Trump taps Commissioner Ajit Pai to head FCC
- Author: Desiree Holland Jan 24, 2017,
Jan 24, 2017, 0:47
"I look forward to working with the new administration, my colleagues at the commission, members of Congress, and the American public to bring the benefits of the digital age to all Americans", Pai said.
Pai earlier worked for the Department of Justice, the Senate Judiciary Committee and the FCC. He later served as an FCC attorney and, after a term at the DC law firm Jenner & Block, was nominated to the FCC by President Obama.
Pai, who is 44, met Trump earlier this week, though Trump's transition team has given no details of the conversation.More news: Tehran's Iconic Plasco Building Collapses After Fire: Iran State Media
Pai's tenure at the commission is set to expire this year, so he'll need to be reconfirmed by the Senate if Republicans want him to stick around past 2017.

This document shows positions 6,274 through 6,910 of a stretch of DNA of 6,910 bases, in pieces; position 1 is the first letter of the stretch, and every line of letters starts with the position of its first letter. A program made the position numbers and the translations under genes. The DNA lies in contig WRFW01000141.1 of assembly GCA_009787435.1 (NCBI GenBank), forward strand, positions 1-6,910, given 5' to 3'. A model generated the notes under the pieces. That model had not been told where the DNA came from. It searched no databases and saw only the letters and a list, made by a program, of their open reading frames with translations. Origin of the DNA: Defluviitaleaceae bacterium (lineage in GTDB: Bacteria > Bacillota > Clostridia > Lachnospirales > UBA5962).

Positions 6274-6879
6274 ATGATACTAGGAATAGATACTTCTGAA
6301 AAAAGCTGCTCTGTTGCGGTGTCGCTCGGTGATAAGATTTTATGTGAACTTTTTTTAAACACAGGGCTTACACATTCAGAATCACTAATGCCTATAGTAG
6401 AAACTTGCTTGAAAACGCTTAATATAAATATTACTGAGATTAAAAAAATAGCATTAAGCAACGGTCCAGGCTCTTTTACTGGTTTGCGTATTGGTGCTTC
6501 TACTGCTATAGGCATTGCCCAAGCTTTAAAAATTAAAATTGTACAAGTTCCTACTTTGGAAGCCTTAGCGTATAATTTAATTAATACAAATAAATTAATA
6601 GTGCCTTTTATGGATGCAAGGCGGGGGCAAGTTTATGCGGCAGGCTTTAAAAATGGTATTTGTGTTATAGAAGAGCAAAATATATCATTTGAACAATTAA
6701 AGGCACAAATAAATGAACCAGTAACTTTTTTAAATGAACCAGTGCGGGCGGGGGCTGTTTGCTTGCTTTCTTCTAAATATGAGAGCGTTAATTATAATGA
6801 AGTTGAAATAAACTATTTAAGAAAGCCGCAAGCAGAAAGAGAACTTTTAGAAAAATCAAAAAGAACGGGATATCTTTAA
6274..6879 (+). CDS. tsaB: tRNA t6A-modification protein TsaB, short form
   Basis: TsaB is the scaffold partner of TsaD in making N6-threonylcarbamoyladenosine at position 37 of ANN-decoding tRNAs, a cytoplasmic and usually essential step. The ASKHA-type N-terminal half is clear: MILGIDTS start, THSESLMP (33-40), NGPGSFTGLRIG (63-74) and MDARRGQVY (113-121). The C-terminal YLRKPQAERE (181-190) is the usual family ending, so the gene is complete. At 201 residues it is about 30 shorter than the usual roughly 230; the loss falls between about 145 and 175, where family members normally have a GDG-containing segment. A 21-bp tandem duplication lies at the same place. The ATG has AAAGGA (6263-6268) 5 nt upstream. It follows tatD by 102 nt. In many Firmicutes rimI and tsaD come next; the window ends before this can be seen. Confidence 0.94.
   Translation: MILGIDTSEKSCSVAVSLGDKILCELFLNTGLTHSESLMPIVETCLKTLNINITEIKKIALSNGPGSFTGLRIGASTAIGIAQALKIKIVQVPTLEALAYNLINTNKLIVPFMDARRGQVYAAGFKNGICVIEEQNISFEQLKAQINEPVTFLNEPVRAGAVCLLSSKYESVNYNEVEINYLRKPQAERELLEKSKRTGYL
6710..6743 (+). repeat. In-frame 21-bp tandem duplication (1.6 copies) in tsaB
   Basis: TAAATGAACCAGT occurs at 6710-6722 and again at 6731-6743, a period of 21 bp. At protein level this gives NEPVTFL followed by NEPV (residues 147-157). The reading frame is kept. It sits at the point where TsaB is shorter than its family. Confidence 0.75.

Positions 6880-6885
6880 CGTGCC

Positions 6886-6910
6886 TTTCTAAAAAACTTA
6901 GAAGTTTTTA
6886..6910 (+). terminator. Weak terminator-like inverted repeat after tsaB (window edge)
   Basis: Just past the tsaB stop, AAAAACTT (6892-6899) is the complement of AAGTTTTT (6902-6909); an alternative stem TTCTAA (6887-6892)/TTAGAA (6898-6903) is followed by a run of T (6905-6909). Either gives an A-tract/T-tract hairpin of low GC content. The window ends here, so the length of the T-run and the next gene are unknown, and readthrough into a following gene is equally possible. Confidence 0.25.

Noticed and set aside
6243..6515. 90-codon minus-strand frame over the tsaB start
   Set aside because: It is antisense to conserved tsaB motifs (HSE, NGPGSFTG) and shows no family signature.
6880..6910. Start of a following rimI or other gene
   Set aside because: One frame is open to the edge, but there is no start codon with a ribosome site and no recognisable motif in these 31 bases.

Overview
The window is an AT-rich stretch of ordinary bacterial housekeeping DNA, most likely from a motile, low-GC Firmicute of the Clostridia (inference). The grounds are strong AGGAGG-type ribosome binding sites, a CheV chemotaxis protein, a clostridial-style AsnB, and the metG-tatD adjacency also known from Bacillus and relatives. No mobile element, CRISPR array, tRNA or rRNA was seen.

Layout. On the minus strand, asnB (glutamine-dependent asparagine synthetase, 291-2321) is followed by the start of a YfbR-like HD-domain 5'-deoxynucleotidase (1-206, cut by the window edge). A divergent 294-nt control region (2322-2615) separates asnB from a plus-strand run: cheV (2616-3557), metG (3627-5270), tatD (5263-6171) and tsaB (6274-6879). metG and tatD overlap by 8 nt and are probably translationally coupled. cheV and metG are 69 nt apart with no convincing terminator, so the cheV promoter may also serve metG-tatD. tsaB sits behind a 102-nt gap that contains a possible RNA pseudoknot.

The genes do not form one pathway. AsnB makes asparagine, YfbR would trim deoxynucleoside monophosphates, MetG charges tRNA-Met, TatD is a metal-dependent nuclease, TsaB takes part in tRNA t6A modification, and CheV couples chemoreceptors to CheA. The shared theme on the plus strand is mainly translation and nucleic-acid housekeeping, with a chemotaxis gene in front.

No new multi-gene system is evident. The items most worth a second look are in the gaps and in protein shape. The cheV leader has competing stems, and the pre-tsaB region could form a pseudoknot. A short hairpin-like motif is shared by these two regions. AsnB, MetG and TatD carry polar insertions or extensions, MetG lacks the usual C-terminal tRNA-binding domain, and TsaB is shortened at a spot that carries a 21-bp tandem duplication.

Pai will lead (for the moment) a three-member FCC, composed of himself and fellow GOP commissioner Michael O'Rielly and Democrat Mignon Clyburn. But in a December 7 speech to the Free State Foundation, a free-market think tank, Pai said he was "more confident than ever" that the "days are numbered" for the net neutrality regulations. Chairman Pai has a record of promising to undo the agency's landmark 2015 net neutrality rules as well as targeting consumer privacy while refusing to stand against consolidation among telecommunications and media giants. He also opposed lower rate caps for inmate calling, rules created to give TV consumers cheaper alternatives to rented set-top boxes, rules that protect the privacy of ISP customers, an update to the 31-year-old Lifeline phone subsidy program to help poor people buy Internet service, a speed increase in the FCC's broadband standard, an investigation of AT&T and Verizon charging competitors for data cap exemptions, and preemption of state laws that restrict expansion of municipal broadband. He has also voiced support for rules that would reduce the outrageous rates inmates must pay to place calls in many states, though he voted against a proposal that would do this, citing legal concerns (the rules are now caught up in court). His history could make him sympathetic to the objections of telecoms to net neutrality rules. Trump has hedged on another issue that would go before the FCC under Pai, a proposed merger between AT&T and Time Warner, initially saying it was "a deal we will not approve" but then claiming he hadn't "seen all the facts".